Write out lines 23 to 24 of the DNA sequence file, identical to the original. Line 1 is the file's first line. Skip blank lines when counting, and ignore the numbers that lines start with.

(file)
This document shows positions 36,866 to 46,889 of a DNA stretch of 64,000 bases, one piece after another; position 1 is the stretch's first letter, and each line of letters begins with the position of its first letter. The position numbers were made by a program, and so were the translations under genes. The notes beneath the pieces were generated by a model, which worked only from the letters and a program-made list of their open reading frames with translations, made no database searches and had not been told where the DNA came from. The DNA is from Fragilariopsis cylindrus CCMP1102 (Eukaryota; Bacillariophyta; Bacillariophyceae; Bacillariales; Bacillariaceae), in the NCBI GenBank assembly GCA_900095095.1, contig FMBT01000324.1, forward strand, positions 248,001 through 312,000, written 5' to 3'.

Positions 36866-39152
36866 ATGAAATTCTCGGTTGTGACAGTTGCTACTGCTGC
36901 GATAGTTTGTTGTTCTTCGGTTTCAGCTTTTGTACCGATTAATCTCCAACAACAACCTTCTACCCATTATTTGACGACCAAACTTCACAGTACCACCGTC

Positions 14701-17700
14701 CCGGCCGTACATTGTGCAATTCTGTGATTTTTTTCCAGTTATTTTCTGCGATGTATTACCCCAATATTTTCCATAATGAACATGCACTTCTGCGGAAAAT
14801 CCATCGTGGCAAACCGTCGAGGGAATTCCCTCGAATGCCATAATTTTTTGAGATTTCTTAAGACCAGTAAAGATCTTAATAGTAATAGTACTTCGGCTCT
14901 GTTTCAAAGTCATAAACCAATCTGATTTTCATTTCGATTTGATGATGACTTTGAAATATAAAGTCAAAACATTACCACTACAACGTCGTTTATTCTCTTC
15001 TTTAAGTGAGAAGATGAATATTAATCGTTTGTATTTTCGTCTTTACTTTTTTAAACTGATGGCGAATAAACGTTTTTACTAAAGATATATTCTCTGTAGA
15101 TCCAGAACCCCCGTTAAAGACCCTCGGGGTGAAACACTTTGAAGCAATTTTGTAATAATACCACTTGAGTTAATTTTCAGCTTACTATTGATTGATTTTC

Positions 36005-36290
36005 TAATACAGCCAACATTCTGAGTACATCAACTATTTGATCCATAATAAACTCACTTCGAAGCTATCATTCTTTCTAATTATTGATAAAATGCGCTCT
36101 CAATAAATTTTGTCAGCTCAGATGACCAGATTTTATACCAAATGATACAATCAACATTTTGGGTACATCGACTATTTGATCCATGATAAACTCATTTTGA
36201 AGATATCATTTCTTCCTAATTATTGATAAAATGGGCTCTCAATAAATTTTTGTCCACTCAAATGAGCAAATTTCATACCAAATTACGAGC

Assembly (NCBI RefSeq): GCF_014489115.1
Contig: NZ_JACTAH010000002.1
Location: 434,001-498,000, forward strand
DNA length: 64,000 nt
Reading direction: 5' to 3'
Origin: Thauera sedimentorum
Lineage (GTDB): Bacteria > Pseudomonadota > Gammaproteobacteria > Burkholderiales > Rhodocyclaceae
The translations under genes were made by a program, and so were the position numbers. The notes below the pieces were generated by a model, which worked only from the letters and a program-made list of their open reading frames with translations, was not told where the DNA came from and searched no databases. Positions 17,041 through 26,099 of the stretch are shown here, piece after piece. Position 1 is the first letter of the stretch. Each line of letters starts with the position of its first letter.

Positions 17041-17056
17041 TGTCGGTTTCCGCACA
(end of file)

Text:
Positions 17041-17056
17041 TGTCGGTTTCCGCACA